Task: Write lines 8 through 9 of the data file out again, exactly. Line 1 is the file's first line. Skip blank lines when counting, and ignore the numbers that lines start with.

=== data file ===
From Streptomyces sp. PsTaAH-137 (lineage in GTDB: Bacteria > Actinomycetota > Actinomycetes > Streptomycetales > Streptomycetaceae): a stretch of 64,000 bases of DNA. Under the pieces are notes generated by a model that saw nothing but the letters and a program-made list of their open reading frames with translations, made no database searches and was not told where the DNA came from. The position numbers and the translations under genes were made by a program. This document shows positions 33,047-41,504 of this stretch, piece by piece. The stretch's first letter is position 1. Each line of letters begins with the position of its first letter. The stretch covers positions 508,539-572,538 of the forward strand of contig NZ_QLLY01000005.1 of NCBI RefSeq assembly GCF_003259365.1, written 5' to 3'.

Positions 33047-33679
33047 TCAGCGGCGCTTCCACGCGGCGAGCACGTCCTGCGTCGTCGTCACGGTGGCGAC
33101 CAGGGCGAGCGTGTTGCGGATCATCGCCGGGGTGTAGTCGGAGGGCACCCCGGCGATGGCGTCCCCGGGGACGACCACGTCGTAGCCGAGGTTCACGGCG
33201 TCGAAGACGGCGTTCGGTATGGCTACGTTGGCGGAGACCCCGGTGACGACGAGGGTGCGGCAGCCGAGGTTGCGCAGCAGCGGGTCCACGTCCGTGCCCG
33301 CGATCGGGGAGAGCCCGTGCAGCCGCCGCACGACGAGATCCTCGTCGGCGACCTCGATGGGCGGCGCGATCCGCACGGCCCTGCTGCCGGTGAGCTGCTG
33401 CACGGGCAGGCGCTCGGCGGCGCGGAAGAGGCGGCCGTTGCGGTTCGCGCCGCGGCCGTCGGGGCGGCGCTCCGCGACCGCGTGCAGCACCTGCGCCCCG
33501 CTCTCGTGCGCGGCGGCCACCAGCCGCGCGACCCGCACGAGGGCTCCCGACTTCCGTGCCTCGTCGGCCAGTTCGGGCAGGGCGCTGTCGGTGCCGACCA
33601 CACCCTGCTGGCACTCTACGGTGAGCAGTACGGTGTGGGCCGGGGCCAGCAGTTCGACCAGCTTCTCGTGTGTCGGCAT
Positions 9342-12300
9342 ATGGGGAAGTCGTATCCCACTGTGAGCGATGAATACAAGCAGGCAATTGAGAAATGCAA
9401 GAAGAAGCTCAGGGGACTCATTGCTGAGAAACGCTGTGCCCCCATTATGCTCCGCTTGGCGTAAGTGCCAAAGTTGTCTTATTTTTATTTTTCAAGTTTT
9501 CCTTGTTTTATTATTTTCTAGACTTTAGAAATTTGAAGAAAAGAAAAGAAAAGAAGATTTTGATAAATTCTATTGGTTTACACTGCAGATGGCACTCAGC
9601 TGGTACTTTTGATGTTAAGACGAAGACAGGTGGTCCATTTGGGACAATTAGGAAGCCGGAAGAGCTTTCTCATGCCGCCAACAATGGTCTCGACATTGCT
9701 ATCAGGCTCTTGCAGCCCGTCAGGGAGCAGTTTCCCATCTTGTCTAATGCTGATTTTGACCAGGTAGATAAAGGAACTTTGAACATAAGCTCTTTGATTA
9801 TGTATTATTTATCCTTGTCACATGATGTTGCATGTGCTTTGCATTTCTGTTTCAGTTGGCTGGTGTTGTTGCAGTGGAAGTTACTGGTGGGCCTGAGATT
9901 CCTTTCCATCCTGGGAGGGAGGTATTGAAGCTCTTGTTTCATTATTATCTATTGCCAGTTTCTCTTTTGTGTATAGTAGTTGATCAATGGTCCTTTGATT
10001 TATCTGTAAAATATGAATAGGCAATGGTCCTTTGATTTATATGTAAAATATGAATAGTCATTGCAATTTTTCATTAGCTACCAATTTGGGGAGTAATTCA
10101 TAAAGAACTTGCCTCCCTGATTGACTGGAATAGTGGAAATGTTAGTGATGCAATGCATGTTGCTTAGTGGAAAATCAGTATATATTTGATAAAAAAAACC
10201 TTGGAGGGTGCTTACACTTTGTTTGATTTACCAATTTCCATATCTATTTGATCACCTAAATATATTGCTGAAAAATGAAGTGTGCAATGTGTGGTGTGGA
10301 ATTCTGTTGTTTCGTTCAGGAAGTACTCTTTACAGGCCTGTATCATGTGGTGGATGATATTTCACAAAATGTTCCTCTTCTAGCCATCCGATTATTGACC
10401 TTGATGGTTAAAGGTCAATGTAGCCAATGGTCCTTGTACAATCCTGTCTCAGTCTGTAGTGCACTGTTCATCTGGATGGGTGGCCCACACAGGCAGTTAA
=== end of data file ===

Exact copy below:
33501 CTCTCGTGCGCGGCGGCCACCAGCCGCGCGACCCGCACGAGGGCTCCCGACTTCCGTGCCTCGTCGGCCAGTTCGGGCAGGGCGCTGTCGGTGCCGACCA
33601 CACCCTGCTGGCACTCTACGGTGAGCAGTACGGTGTGGGCCGGGGCCAGCAGTTCGACCAGCTTCTCGTGTGTCGGCAT